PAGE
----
To elaborate on this point, he tells the story about how he dealt with a thief in one of his restaurants in California (he has since sold those restaurants back to Church’s). He asked the district manager who he thought might be responsible for the missing money. When he had the name, instead of firing the suspect, Khan promoted him.

“I gave him a cell phone, a pager and a car allowance and told him, ‘I want you to catch thieves. I heard you were the smartest guy here, and I want you to audit the cash register, and report to me directly,’” Khan says. “He thought he had a new position.”

It turned out to be a good move, because the employee no longer was in charge of cash, and he was playing to his strong suit—catching cashiers with sticky fingers.

“Don’t concentrate on their weaknesses. We all have them,” Khan says, “Cash in on their strengths.”

He credits Jon Luther, now executive chairman with Dunkin’ Brands, as being one of his mentors. Khan was a franchisee with Church’s when Luther was president of Popeyes, both part of AFC at the time. “I got to know Aslam when we created a mutual co-op,” Luther says. “He’s clearly an amazing gentleman.”

After the co-op meetings, Luther says the two of them often headed out to the airport at the same time, and would spend time talking as they waited for their different flights.

“We talked about leadership and how to treat people,” Luther says. “He was such an amazing listener.”

Luther credits Khan’s success to being a strong operator. “He hasn’t diverged from Church’s, he’s doing what he knows,” he says.

“He’s cracked the code” to running successful restaurants and built a team that understands  what they’re doing.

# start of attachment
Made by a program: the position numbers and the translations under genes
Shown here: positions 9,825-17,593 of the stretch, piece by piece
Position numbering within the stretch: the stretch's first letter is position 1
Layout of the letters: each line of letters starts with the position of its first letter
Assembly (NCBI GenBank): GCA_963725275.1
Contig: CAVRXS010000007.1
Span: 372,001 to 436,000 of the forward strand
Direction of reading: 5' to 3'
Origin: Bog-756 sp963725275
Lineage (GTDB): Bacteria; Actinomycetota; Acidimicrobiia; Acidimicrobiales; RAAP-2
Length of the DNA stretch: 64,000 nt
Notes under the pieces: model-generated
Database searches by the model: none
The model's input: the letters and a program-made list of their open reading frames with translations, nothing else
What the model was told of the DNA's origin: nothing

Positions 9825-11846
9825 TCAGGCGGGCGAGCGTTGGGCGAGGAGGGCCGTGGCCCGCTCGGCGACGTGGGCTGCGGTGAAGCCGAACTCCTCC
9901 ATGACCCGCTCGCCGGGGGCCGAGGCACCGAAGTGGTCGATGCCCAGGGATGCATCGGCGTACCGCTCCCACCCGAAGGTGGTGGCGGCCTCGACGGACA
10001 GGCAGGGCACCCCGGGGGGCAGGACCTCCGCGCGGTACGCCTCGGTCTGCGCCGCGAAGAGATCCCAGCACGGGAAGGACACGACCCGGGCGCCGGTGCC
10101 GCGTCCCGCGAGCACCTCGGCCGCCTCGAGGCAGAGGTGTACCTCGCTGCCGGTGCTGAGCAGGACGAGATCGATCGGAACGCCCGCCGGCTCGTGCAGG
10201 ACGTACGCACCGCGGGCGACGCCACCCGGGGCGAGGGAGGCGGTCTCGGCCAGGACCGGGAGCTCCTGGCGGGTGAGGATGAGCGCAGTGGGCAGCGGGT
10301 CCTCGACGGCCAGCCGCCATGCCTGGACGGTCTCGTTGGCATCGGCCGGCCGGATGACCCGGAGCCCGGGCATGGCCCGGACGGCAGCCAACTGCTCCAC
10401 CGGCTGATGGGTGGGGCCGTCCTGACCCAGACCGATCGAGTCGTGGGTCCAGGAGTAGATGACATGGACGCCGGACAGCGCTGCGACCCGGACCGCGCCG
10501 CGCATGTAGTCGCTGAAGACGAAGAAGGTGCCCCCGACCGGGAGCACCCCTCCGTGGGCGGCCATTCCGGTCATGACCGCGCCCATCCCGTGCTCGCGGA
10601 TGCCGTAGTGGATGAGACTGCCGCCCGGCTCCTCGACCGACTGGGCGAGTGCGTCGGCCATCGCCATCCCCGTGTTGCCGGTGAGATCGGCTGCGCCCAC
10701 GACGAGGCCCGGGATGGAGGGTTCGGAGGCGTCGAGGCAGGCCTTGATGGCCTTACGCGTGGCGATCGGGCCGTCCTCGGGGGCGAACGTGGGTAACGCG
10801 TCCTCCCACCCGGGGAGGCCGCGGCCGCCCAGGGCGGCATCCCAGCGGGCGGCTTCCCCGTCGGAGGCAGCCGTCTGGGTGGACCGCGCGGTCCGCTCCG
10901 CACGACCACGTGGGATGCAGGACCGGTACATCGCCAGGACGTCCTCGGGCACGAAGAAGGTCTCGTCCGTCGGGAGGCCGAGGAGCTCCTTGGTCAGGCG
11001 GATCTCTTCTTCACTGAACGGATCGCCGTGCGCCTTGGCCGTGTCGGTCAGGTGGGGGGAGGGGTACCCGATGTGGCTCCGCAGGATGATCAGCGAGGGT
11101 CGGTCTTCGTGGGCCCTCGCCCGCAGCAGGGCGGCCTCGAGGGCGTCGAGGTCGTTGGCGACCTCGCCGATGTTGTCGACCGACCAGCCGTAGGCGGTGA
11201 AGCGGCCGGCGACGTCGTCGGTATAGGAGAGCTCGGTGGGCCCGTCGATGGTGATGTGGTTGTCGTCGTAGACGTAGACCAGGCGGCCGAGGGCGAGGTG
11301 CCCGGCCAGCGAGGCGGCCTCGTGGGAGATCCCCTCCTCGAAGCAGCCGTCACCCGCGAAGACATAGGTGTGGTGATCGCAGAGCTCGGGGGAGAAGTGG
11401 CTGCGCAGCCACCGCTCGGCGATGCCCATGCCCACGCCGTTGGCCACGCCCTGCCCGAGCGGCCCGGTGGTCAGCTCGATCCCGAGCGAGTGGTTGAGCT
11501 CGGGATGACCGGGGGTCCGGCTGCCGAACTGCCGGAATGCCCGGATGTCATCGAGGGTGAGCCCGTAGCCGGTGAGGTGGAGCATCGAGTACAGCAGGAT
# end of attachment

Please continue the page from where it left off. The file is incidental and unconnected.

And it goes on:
And by buying distressed restaurants, Luther says Khan can pay less, so when he implements his disciplines and management style into the company, his ROI is strong. Khan may be diverting from that recipe. He hinted that he’s looking at a second chain to invest in. With his track record and finances—he mostly pays cash for the units he adds to his portfolio—one can imagine his dance card is never empty at franchisor-attended events—or franchisee events, for that matter.

Buying distressed restaurants is an art. Before he commits, Khan says he meets with the managers of the company. “We call it “dipstick” (meetings),” he says, “to see how much oil is in the tank.” There are reasons why companies are distressed, he explains, which doesn’t mean the previous operators weren’t talented. “Sometimes the resources aren’t there, or machines break or training (is weak),” he says. Rarely is it because the people don’t want to do well.

Team spirit

Khan isn’t the only one on his team who started at an entry-level job and worked his way up. Khaled Habash, president of Falcon Holdings, started at an entry-level job at Church’s also. “Every executive has been through the ranks,” he says. “It gives you perspective, having lived it.”